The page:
Brian Bennett: It would be an enormous coup for the Gophers and Jerry Kill to keep Cornell in their backyard, Sam. Too many top-level prospects (Michael Floyd and Seantrel Henderson as the most prominent examples) have left over the years. Kill and his staff have been working hard to build a relationship with Cornell, but they're going to be competing with not only the best programs in the Big Ten for his services but also many of the best in the country. The facilities and traditions at some of those places will be hard to top. It's crucial that Minnesota has a good year this season to show Cornell that staying home has its perks.


Rodney from Grantville, Pa., writes: I'm obviously excited about PSU hiring James Franklin, but is it clouding my judgment? He did a fantastic job at Vandy, and his first 100 days at PSU have been great, so why are so many saying we can't do well his first year? I personally see 9-3 being doable and 10-2 not out of the question. 7-5 at the worst. The coaches are touting a more aggressive defense and better special teams, which was probably our biggest issues last year. The offensive line is obviously our Achilles' heel, but there are ways to work around that and the offense only needs to score more than the defense allows. ... So what am I missing?

Brian Bennett: Rodney, feel free to get excited. Franklin has done nothing but create optimism so far with his energy and his early recruiting returns. Really good things are on the horizon for Penn State, I believe. But while I believe the Nittany Lions could be surprise contenders in the East Division because of their advantageous schedule -- Illinois and Northwestern as crossover opponents, Ohio State and Michigan State coming to Beaver Stadium -- I still worry about the depth on the roster because of sanctions, the lack of high-level defensive playmakers and that troublesome offensive line. Those are all real issues, and remember that Bill O'Brien did a fantastic job of getting this team to 7-5 the past two seasons. I think Penn State could match or slightly exceed that this season, but that the true brighter days are still in the future.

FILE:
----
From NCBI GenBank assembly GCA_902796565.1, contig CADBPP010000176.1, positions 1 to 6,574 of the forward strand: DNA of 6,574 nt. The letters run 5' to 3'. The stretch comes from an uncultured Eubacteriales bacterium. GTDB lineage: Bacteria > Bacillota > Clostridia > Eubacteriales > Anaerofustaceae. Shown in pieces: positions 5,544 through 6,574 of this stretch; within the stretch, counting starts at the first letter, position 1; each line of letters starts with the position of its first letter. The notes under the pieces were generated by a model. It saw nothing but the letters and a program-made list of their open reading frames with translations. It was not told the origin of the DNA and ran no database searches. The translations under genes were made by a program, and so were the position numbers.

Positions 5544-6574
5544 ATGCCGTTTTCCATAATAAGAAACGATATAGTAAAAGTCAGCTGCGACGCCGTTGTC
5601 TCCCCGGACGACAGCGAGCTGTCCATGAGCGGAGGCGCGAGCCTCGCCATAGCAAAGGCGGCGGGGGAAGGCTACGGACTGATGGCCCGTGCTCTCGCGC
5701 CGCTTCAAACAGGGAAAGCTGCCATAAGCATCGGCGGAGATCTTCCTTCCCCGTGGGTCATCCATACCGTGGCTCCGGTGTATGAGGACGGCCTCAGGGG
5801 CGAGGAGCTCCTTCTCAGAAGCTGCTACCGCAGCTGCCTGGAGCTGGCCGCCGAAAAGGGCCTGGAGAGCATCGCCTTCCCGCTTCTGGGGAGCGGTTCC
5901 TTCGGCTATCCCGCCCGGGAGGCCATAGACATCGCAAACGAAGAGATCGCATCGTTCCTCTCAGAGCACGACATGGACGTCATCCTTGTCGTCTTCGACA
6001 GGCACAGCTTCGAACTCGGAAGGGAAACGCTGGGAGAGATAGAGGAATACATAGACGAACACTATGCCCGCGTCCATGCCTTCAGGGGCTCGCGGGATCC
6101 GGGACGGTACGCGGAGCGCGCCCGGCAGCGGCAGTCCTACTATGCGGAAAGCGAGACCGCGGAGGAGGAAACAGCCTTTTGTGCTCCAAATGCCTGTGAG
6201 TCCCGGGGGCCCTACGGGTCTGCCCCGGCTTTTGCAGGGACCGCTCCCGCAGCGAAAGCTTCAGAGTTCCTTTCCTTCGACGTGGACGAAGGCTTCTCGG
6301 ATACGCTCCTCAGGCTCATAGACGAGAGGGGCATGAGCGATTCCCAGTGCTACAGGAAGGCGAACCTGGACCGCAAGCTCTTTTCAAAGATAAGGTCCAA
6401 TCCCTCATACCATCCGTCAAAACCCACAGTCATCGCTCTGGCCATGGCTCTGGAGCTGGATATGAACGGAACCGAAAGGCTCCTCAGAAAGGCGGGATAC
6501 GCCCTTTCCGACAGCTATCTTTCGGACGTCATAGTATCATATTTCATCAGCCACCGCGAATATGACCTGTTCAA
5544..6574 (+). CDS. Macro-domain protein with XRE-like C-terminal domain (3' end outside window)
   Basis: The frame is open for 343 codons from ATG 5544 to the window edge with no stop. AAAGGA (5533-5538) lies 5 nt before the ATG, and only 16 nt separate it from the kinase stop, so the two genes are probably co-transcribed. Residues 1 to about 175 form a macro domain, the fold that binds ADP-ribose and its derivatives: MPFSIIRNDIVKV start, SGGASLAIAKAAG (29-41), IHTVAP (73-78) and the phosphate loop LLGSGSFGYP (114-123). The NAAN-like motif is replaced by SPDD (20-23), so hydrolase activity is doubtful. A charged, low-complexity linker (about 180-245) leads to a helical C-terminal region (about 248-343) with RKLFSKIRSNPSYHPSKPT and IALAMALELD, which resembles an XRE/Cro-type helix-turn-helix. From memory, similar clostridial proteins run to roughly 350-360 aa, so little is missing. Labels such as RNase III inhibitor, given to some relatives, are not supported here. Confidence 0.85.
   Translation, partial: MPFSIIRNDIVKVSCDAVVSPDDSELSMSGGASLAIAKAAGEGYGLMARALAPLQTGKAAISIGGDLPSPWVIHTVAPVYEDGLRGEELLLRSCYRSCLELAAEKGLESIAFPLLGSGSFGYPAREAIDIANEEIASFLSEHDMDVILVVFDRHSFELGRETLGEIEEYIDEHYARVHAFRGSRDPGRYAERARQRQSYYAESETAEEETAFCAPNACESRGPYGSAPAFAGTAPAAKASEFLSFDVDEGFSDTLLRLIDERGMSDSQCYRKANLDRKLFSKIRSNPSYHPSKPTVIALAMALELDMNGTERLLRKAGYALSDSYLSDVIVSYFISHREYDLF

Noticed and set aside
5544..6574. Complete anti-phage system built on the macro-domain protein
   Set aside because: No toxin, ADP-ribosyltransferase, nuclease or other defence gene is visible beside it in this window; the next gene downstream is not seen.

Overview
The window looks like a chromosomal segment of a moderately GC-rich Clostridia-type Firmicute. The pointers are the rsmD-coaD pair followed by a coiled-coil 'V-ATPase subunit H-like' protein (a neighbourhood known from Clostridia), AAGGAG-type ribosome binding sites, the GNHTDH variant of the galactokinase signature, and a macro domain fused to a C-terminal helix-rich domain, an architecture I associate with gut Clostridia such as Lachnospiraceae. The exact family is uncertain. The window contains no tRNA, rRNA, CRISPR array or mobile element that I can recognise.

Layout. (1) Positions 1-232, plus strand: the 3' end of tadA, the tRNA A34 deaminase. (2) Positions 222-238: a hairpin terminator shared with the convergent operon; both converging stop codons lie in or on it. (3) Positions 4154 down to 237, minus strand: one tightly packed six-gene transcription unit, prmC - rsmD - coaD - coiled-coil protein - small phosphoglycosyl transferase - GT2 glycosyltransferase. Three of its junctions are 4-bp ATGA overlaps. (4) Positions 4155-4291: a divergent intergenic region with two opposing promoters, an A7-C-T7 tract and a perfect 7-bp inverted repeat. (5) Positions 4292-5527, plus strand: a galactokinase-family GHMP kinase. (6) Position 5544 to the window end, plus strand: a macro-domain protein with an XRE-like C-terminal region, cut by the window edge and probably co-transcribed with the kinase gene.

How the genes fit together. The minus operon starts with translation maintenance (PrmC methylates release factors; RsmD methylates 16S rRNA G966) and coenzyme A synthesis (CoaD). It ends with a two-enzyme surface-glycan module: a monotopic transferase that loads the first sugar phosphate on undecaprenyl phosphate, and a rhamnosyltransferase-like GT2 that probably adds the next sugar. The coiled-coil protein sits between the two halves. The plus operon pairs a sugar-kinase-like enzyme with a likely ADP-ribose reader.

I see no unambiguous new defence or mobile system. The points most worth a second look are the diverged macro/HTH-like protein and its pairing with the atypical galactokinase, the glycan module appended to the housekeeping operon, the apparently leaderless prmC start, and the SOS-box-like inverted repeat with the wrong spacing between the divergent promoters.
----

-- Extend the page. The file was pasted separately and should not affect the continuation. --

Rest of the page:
The NFL's affinity for bigger, longer cornerbacks might be a recent trend, but the size debate is nothing new for players who lack it, such as Nebraska's Josh Mitchell.

"People are always going to question my size," Mitchell told ESPN.com "I don't think its so much for me to say anything about it as much as it is to show. I just try to go out there and show that the size doesn't affect my game."